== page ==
Soromtochukwu’s knock on the gate wasn’t wild but humble. It should be humble, a man without  shoes must humbly walk in the dale of thorns. And a very dark man with a comic zaggy marks dropping from his ears to his bulgy cheeks. So bulgy that you assumed he was chomping and gnawing an heavy gworo in his mouth from the way he bobbed his head in the filigreed morning sunlights and scrunched his face. And let his lips squid from perhaps an heavy intake of kpanshaga one could be sure the stuff in his mouth was bitter and nasty. He’s an Hausa man they were sure from the oversize cum overlong caftan he wore. ‘kachikwo, kwu you de look kwo?

In Chinagorom’s mind he was laughing, and asking himself ‘is this Hausa man toothless that he’d speak like a stupid baboon?’ Hausa people are  intelligent  like Labram Maku, the Nigeria Minister of Information whose sonorous voice, fluency and intonation had stirred him to dream his gonna study mass communication. But this one, he was a shame to a Nigerian ethnic group that ruled Nigeria for years. He hide his laughter in his tongue but it struggled out of his nose, lips and cheeks. Finally he busted into a huge laughter but not for the Hausa man. When you expected a million naira you never worked for in Nigeria , and a little thing that could make you laugh comes your way, you’d laugh and definitely laugh like a mad man. He laughed with a drive. With expectation. Soromtochukwu went psychological. She understood he wasn’t laughing at the gauche and tacky accent of an Hausa man that spoke like a good-for nothing ne’er-do-well of a gullible wench unlocked from the cave of derision. She knew he laughed for an expectation of his dream rolling away from a mere reverie to concrete reality.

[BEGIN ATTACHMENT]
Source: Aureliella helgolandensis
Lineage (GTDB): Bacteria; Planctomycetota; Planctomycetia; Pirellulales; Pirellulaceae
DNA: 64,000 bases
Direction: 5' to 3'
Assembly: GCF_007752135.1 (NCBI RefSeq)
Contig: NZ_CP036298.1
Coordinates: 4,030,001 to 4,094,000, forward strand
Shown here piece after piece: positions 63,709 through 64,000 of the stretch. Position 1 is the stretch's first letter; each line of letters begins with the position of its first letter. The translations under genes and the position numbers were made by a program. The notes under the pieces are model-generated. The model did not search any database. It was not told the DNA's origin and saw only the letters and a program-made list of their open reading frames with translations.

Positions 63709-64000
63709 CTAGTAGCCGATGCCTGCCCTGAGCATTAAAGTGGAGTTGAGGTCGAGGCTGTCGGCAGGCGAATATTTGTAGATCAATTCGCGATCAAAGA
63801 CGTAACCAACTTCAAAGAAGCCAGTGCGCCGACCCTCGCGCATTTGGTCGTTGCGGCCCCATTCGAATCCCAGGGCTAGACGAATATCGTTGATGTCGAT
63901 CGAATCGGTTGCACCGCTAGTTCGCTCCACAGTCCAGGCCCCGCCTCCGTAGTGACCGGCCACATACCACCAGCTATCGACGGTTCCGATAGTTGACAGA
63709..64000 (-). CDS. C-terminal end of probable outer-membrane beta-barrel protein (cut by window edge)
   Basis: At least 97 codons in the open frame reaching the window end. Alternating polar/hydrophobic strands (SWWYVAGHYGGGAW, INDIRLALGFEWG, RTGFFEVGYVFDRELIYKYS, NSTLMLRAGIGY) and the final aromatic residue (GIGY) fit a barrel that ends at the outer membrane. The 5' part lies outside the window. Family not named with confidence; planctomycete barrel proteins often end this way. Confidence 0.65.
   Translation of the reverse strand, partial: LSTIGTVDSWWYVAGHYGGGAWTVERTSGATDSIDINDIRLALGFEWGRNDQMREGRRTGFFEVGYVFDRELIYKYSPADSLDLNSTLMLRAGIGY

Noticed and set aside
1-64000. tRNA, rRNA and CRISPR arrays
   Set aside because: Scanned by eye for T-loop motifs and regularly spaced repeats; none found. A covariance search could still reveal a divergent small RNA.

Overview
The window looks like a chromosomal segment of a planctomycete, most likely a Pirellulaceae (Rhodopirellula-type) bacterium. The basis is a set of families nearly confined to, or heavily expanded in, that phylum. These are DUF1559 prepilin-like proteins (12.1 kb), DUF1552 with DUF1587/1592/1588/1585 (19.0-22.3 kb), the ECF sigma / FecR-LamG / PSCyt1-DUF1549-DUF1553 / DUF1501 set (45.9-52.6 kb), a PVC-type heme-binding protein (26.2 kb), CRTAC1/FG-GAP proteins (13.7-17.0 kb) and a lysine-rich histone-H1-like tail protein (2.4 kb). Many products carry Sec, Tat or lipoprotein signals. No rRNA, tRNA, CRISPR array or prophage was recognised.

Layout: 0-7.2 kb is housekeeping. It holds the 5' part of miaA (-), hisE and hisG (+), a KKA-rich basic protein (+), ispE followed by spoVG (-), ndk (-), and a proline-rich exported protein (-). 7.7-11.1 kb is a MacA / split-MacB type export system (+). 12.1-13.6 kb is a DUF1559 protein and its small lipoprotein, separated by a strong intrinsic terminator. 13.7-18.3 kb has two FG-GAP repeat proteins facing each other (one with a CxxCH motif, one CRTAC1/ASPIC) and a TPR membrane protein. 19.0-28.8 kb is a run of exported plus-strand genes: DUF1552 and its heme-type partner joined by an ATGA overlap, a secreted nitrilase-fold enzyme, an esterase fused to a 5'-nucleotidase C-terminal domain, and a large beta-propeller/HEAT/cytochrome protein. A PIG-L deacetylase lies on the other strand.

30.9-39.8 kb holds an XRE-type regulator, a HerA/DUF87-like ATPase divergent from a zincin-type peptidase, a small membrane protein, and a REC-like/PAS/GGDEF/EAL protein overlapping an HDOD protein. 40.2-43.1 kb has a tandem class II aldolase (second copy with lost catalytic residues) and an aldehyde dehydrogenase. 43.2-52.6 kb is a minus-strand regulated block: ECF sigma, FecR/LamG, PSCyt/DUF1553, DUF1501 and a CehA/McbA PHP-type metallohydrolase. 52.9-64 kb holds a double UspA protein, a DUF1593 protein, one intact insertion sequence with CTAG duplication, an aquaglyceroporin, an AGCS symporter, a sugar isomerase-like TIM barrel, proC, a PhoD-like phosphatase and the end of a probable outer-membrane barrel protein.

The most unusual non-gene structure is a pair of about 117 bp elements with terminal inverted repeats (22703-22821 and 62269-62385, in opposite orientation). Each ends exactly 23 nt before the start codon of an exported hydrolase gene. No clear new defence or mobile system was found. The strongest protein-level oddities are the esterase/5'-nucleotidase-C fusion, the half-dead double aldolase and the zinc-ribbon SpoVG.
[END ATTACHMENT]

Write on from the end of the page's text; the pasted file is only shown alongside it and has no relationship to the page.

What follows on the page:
‘Do you laukw at me ?’ The Hausa man asked

‘No way’ he was happy for a beautiful house like this

“Ye wa, na my uga bishop bud am” The Hausa man said

“That’s good, we are here for Bishop Asomugha”

“My uga?” The Hausa man asked

“Ye wa” Chinagorom mimicked

“Stop for here make I gwo tell am kwo”

A leg of his, the left one was longer than the other and as he walked  away he limped like a dwarf whose both legs are not equal. And his gait was comical that they laughed with their tongues. Yes! With their tongues ,they feared ,if he turned and got them laughing at him he might change his mind and use a miserable accent to tell them Bishop has travelled to America just to keep them off. Very soon he staggered back, like he was oiled and zonked, and forcefully they contained the laughter that desperately pushed at their locked lips.